Pope Paul VI on the Holy Family

As we continue joyfully to celebrate the octave (eight days) of Christmas, we remember today the Holy Family of Nazareth: Jesus, Joseph and Mary. Every Christian family is privileged to be sanctified by the Holy Family, who intercede for them and serve as an example of how to become holy precisely in their familial love.

I wanted to share with you today excerpts from the reflection on the Holy Family written by Pope St. Paul VI who reigned in the 1960s and 1970s. It was written as a reflection on his personal pilgrimage to the town of
Nazareth. (my emphasis added):

The first lesson we learn here is to look, to listen, to meditate and penetrate the meaning – at once so deep and so mysterious – of this very simple, very humble and very beautiful manifestation of the Son of God. …

Here, in this school [of the home of Nazareth], one learns why it is necessary to have a spiritual rule of life, if one wishes to follow the teaching of the Gospel and become a disciple of Christ.

How gladly would I become a child again, and go to school once more in this humble and sublime school of Nazareth: close to Mary, I wish I could make a fresh start at learning the true science of life and the higher wisdom of divine truths.

But I am only a passing pilgrim. I must renounce this desire to pursue in this home my still incomplete education in the understanding of the Gospel. I will not go on my way however without having gathered – hurriedly, it is true, and as if wanting to escape notice – some brief lessons from Nazareth.

First, then, a lesson of silence. May esteem for silence, that admirable and indispensable condition of mind, revive in us, besieged as we are by so many uplifted voices, the general noise and uproar, in our seething and over-sensitized modern life.

May the silence of Nazareth teach us recollection, inwardness, the disposition to listen to good inspirations and the teachings of true masters. May it teach us the need for and the value of preparation, of study, of meditation, of personal inner life, of the prayer which God alone sees in secret.

Next, there is a lesson on family life. May Nazareth teach us what family life is, its communion of love, its austere and simple beauty, and its sacred and inviolable character. Let us learn from Nazareth that the formation received at home is gentle and irreplaceable. Let us learn the prime importance of the role of the family in the social order.

Finally, there is a lesson of work. Nazareth, home of the ‘Carpenter’s Son’, in you I would choose to understand and proclaim the severe and redeeming law of human work; here I would restore the awareness of the nobility of work; and reaffirm that work cannot be an end in itself, but that its freedom and its excellence derive, over and above its economic worth, from the value of those for whose sake it is undertaken. And here at Nazareth, to conclude, I want to greet all the workers of the world, holding up to them their great pattern, their brother who is God. He is the prophet of all their just causes, Christ our Lord.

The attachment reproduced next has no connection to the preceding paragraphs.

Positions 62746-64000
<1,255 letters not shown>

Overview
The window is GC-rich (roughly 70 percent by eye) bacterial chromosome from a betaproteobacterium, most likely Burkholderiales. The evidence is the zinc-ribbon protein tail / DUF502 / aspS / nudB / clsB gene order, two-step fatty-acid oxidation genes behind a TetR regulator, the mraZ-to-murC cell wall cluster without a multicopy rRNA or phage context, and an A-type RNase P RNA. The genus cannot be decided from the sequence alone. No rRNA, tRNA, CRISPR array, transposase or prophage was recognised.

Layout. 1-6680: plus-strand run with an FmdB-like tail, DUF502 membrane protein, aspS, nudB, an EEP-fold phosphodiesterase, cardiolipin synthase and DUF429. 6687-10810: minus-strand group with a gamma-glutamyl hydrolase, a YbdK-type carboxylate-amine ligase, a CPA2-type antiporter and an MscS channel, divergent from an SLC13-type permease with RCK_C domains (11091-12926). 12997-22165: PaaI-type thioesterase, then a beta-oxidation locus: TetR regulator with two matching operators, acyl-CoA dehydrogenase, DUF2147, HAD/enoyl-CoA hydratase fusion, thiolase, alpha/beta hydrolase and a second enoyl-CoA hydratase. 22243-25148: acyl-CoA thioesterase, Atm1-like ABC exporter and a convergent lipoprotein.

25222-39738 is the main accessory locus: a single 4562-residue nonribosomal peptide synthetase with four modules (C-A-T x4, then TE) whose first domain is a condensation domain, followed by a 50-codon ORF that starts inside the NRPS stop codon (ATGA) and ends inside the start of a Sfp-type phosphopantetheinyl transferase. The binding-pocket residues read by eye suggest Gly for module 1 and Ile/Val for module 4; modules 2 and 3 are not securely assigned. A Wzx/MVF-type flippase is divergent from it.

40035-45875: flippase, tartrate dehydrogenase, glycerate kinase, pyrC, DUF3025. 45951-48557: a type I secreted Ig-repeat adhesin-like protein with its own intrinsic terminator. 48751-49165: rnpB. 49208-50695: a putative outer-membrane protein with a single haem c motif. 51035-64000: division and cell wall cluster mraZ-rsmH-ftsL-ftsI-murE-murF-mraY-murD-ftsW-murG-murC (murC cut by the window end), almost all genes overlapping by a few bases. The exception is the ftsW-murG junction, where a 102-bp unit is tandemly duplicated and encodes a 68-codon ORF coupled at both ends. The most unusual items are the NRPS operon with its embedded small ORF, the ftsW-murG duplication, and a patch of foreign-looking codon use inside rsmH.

I especially want to emphasize Pope Paul’s point that we need to learn silence from the Holy Family. That doesn’t mean that every household should be like a monastery with talking at a minimum all day long. Instead, it might mean that each husband, wife, father, mother, grandfather and grandmother, should learn to spend some quiet moments with the Lord every day as part of the “rule of life” about which the Holy Father speaks: a time set aside, ideally spent in a designated room or prayer space in the home, at the local parish in Eucharistic adoration, or some other reserved quiet space. A time to practice building a spiritual life and relationship with the Lord, speaking to Him from the heart in gratitude for the gift of family, even in times of conflict or difficulty. In this silence, family members should ask the Lord to renew their sense of mission: to please the Lord by making sacrifices for their spouse or children. Parents and grandparents, please don’t be afraid or embarrassed to talk about this with your children and to model it.

But silence can also mean, not an absence of noise, but an absence of “rushing about” – frantically moving from activity to activity, without spending time together as a family just to enjoy each other’s company. As a pastor, I can’t tell you how many parents have told me how frantic their time is, especially their weekends: moving from one sporting activity or dance recital to another, with each child going in a different direction from his brothers or sisters. Many families tell me they almost never eat dinner together as a family, except on the very rare occasion of something like a holiday dinner. Because it is so rare they place impossible expectations on the importance of this dinner, in a sense trying to “cram in” the family togetherness that should have been developed gradually throughout the year. There really is no way to build that except consciously to guard your regular family time. Please pray about finding a way to do that.

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